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Even the most courageous, artful,
and thoughtful marketer will fail entirely without this last trait, 'scientific'.
Those first three words are a bit fuzzy and aren't likely to hold
sway with the CEOs and the board of directors out there.
For these folks, you need some science,
or more specifically, some math to chart your progress.
I used the word 'scientific',
one that starts with an S,
because it takes us to the all-important scientific method,
which is nothing more than making observations and doing experiments-
essentially, testing your way to success.
This trade is so important that it is actually the first element in my book,
which features an interview with Jeffrey Hayzlett who is the founder of C-Suite Network,
and the former CMO of Kodak.
Hayzlett notes that, "a lot of CMOs fail
because they forget to get the conditions of satisfaction."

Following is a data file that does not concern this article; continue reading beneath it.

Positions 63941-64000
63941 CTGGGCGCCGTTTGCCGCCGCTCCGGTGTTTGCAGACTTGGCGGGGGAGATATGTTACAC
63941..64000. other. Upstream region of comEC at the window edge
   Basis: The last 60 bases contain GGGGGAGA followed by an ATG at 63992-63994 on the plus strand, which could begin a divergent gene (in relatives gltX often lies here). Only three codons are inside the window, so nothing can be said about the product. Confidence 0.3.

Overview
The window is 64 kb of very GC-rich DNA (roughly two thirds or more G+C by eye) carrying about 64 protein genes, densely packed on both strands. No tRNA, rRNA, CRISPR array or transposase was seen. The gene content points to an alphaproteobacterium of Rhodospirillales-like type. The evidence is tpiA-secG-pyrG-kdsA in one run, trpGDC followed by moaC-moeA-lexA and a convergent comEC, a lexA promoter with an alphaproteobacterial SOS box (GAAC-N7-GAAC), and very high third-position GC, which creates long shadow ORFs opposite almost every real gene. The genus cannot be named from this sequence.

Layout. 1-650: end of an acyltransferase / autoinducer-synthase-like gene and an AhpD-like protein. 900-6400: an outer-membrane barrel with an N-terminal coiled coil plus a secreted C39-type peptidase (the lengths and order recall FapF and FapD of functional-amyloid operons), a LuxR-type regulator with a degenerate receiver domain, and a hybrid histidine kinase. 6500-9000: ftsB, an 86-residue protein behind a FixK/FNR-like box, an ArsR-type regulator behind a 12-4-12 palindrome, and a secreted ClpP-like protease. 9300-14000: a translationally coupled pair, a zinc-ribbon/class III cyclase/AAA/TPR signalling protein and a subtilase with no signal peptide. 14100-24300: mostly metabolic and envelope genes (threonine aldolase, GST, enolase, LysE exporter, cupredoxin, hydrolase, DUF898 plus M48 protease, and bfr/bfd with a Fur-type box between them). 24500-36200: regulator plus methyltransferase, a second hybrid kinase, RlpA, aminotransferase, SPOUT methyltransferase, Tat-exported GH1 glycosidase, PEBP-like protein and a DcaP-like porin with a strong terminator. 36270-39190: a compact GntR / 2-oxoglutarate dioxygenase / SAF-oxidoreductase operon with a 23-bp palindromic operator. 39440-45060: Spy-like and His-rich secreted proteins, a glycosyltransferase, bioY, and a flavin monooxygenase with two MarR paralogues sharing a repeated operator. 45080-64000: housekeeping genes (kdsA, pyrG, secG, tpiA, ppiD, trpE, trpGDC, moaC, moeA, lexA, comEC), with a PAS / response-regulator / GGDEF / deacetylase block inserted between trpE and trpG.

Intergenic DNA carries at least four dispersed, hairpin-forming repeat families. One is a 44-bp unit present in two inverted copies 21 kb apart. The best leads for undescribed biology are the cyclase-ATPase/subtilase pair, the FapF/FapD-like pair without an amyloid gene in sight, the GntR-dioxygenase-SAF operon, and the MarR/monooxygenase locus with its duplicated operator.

In other words, they have not nailed down the key measures of success and therefore,
will have little chance of demonstrating the value of their contributions.
This seems like an obvious thing,
but you'd be surprised how few marketers actually have predetermined metrics.
Now, part of the problem is that despite the massive shift to digital marketing,
the rise of data analytics,
things like marketing automation and
account-based marketing and even artificial intelligence,
marketing effectiveness is remarkably hard to measure.
This is particularly true in B2B marketing,
which may have year-long cycles and multiple decision-makers.
Thus, making it next to impossible to attribute
any one of the marketing components to the ultimate sale.